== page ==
FINDING #1: Most Employees Are Not Excited By The Way Their Career Is Progressing
Employees were asked to rate the statement "I am excited about the way my career is progressing." As you can see in the analysis below, only 18% of employees are always excited by their career growth and progress.
Being excited by ones career growth is a critical factor in employee engagement. The following chart shows that employees who are always excited about the way their career is progressing are 179% more engaged (likely to recommend their company) than those who are never happy with their career growth.
Overall, employees who are excited by their career progress and career growth feel that they are advancing in their careers, which can lead to increased employee engagement, motivation, and loyalty to the company. But those who aren’t excited may be more likely to leave the company in search of better career opportunities. This information can help the company understand the factors that influence employee career satisfaction and take steps to support and encourage employee career growth and development. This can also help the company retain top talent and create a positive work environment where employees feel valued and supported in their careers.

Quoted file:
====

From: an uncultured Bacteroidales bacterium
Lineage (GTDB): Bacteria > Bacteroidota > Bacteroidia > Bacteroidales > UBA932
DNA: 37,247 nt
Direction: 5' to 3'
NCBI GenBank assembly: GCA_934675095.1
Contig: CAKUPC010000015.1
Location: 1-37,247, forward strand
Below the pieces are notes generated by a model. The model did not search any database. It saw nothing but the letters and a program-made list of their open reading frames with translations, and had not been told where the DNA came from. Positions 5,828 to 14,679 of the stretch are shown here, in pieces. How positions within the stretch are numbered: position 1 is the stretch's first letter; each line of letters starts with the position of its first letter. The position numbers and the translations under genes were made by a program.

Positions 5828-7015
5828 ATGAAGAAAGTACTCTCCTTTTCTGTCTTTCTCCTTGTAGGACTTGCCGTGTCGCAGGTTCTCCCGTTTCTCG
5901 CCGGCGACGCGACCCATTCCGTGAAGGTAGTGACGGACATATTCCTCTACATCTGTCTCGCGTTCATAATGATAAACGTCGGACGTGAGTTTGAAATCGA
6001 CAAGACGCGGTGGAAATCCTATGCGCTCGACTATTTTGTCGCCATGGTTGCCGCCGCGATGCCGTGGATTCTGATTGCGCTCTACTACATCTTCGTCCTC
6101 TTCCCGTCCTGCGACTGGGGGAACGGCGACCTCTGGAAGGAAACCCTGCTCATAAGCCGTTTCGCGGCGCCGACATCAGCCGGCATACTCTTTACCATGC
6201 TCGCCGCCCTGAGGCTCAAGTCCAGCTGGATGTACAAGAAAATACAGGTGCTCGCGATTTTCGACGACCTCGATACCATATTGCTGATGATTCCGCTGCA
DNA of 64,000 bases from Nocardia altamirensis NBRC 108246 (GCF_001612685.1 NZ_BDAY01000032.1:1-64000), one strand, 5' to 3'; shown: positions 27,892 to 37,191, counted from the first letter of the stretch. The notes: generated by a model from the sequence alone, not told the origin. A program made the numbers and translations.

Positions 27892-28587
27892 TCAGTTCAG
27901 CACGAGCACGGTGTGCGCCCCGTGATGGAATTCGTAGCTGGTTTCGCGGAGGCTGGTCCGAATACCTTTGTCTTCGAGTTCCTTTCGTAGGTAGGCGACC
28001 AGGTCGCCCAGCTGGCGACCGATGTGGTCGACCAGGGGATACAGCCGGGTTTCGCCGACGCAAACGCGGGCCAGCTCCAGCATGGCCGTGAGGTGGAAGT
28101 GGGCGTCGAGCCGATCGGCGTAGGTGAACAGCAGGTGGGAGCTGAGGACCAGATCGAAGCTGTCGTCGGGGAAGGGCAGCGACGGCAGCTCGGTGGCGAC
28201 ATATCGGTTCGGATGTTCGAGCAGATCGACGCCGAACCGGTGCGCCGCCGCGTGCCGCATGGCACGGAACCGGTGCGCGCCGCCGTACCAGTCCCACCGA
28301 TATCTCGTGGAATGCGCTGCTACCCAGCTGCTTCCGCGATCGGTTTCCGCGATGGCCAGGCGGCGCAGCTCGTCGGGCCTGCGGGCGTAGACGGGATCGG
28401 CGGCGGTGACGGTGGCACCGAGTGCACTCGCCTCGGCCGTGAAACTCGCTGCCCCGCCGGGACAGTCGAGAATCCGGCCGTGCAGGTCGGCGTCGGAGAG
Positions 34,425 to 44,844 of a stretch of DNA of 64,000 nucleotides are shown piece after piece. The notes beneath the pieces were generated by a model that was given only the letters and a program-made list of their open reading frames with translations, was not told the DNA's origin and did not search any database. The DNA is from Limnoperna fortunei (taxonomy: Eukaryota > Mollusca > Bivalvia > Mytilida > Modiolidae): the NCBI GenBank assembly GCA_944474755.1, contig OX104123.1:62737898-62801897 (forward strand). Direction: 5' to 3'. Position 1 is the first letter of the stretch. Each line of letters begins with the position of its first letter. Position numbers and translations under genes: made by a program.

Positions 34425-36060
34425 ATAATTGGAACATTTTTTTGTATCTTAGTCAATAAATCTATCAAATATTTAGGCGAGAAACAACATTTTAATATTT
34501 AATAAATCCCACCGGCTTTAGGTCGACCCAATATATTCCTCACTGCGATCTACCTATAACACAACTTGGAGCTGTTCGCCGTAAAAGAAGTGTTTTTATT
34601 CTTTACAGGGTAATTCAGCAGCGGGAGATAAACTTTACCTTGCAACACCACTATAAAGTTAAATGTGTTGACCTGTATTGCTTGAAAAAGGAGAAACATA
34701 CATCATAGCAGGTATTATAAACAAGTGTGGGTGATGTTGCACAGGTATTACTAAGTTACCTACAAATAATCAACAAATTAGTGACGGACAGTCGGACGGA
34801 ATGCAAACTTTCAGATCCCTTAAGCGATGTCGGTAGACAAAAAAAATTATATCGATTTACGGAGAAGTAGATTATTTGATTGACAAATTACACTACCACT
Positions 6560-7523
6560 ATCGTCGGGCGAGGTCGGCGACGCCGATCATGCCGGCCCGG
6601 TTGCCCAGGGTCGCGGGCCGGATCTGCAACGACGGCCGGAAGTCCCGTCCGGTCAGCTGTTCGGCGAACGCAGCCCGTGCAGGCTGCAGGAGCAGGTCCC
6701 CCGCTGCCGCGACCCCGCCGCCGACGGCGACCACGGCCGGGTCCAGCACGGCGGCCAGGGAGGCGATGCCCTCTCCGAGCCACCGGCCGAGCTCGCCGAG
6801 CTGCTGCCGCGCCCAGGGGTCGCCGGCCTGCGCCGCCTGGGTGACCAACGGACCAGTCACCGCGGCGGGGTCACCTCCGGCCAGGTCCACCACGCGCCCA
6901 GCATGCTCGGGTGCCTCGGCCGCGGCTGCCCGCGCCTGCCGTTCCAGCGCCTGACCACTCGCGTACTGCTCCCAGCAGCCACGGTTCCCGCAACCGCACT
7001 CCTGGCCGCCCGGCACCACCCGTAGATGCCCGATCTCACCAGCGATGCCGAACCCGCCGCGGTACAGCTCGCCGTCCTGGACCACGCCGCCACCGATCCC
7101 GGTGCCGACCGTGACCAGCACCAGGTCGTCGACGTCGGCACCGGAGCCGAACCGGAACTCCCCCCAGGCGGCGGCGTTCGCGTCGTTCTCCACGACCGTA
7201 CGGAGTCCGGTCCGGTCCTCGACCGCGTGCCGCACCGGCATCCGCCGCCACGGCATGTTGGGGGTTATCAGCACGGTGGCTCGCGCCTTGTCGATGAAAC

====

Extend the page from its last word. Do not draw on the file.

FINDING #2: Not Enough Employees Are Getting The Training To Advance Their Careers
Employees were asked to rate the statement "I have access to training opportunities to advance my career.” As the chart below shows, only 23% of employees always think they have the kind of training opportunities to foster career growth and advancement.